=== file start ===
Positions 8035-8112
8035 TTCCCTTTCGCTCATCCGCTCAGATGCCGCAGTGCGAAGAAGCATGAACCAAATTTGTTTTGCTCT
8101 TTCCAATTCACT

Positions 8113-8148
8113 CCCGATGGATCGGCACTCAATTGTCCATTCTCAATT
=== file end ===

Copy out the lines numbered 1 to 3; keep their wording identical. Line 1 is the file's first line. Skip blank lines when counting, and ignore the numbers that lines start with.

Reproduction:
Positions 8035-8112
8035 TTCCCTTTCGCTCATCCGCTCAGATGCCGCAGTGCGAAGAAGCATGAACCAAATTTGTTTTGCTCT
8101 TTCCAATTCACT